Data managers, chief innovation officers, and/or IT departments are the public officials typically charged with the nuts-and-bolts implementation of open data initiatives; yet municipal organizational charts often do not grant jurisdiction for those entities to hold all city departments accountable for data, or even to simply require a listing of departmental data holdings (a data inventory). This can be the case, even if it is communicated that such an endeavor is a part of a mayor/executive-supported initiative.
In New Orleans, although the city has published many datasets, no comprehensive data inventory has been completed to simply identify what datasets are held by each department. This is at least partially attributable to lack of formal department-level involvement and buy-in. Therefore, another objective for an open data policy in New Orleans is to provide a clear mandate to department heads that makes those data requests from IT real, and not just something optional to be done if spare time allows. A policy that the IT department or open data manager can reference that names this authority and requires the appointment of department-level data coordinators can go a long way to change the nature of those IT-to-department conversations.
3. Communicating an executive’s strong open data commitment as an invitation to public engagement
At TransparencyCamp, strong executive support and the pressure of public expectation were both identified as crucial ingredients for a successful open data program. Departments are less likely to be reluctant to implement an open agenda if these respectively top-down and external pressures are present. But how are strong executive support and public expectation best communicated to departments? Here again, policy provides an important part of the answer. An executive order from the mayor can send a message of strong executive-level commitment to both internal stakeholders and to the public. Put another way, executive support without an executive order is not as actionable for the chief innovation officer or department heads, and may well be unknown to the public — meaning an opportunity to engage and set a public expectation has been missed.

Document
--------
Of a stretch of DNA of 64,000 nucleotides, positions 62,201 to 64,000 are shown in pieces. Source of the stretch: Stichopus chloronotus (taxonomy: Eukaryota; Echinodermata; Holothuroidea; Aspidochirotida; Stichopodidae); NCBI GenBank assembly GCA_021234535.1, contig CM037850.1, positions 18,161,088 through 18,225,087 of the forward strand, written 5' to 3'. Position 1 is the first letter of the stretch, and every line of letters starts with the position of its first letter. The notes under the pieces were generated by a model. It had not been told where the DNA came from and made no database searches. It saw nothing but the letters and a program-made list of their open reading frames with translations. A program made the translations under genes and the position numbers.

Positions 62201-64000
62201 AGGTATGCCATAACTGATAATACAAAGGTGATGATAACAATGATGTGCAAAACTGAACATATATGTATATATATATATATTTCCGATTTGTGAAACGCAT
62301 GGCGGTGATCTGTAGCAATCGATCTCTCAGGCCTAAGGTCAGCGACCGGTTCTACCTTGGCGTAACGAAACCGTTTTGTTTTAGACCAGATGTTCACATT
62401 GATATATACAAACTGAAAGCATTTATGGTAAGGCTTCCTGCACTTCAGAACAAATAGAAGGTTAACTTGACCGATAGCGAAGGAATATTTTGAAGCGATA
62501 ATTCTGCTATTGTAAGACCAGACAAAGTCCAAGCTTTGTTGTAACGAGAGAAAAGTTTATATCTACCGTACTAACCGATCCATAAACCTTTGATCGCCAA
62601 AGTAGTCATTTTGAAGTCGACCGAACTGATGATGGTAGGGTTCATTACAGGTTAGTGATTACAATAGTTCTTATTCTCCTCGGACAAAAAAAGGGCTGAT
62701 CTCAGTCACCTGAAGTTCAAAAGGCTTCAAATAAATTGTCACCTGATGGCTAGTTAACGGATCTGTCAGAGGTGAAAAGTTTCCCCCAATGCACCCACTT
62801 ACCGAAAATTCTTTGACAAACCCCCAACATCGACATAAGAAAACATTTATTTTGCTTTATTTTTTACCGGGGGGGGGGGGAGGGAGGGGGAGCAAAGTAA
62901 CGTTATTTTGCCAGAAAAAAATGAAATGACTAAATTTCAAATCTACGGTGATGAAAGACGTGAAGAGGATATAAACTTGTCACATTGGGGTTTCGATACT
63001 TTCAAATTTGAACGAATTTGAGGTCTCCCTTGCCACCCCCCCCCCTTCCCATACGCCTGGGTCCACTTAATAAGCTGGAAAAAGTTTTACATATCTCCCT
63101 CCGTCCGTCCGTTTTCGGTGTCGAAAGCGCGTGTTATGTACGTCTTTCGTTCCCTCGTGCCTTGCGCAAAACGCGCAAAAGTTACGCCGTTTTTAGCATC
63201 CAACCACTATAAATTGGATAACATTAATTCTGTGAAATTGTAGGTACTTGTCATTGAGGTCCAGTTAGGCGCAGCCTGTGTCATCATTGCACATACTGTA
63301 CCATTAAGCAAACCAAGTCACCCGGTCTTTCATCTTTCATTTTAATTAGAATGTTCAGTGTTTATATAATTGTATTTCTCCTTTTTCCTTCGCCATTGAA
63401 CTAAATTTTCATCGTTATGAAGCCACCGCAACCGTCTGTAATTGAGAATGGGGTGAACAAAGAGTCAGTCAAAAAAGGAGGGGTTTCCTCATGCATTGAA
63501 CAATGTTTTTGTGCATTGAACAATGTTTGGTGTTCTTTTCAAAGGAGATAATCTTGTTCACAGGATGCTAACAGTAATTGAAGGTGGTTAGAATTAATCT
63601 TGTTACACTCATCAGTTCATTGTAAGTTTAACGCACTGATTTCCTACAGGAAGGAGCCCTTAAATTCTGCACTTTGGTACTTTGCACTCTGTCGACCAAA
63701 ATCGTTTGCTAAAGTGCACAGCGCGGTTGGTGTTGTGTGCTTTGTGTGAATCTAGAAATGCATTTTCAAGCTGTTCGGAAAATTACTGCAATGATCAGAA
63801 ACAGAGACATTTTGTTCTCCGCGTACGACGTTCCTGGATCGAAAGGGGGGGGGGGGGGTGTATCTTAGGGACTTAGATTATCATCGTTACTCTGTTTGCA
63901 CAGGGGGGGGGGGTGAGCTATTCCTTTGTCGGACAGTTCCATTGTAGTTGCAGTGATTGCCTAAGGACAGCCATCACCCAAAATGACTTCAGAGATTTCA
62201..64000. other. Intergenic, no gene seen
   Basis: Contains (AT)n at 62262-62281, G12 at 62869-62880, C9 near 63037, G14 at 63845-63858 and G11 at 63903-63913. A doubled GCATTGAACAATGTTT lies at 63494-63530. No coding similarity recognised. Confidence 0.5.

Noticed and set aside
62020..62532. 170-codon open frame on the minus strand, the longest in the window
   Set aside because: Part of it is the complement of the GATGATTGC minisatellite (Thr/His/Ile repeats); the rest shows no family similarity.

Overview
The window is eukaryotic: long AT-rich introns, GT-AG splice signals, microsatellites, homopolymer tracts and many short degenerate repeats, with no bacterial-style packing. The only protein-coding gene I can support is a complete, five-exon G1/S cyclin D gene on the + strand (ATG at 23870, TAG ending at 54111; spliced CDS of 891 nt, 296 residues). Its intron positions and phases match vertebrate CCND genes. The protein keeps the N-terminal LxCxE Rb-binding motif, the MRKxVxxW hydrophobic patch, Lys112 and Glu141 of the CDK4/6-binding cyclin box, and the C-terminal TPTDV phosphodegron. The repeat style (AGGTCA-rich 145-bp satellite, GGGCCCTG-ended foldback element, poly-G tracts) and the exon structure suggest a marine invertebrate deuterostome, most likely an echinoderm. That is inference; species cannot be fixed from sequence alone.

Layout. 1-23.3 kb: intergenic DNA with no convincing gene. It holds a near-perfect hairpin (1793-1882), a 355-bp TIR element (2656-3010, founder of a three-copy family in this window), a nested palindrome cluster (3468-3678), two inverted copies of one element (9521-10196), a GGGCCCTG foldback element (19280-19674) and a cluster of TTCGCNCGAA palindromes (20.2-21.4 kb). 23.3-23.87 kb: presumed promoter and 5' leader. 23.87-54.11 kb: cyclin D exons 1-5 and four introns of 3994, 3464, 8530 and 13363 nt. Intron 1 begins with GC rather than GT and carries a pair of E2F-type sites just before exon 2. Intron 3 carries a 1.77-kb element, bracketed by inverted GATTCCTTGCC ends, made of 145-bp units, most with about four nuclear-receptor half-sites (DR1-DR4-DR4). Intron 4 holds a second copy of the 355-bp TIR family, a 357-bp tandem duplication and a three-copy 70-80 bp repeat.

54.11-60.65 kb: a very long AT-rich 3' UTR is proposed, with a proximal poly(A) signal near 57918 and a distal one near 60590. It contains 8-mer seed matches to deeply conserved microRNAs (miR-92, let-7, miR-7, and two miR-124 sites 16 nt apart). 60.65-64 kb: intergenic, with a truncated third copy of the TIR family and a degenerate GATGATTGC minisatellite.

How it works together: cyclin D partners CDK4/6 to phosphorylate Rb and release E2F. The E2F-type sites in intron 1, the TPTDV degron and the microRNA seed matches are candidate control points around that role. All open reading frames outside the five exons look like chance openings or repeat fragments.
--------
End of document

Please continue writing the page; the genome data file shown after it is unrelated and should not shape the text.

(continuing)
4. Building a legal framework for accountability and enforcement both in the present and in the future
Finally, an open data policy can begin to build a lasting legal framework for accountability and enforcement, something New Orleans was very keen on firming up. By requiring an annual report, an executive order can provide a basis for evaluating departmental compliance, providing another incentive for department-level accountability. By building upon existing public records acts, the open data policy can also begin to create a legal right to open data for the public. Some jurisdictions — including Chicago and Maryland — have even enacted provisions allowing for punitive measures for non-open-data-compliant department heads.
By establishing this legal framework, an open data policy can provide a measure of assurance that an open data program will outlive any particular administration or particular data manager. In New Orleans, this legal framework for accountability and enforcement was identified as crucial to the ongoing success of the program.
Admittedly, policy may not be the sexiest or most exciting part of an open data initiative when compared to a shiny web portal, the raw data itself or the new civic tools that open data powers. However, our experience with New Orleans points to the real need for a policy, even in cities that have built some initial success without one.
We at Sunlight will be sure to keep you in the loop as the work in New Orleans moves forward!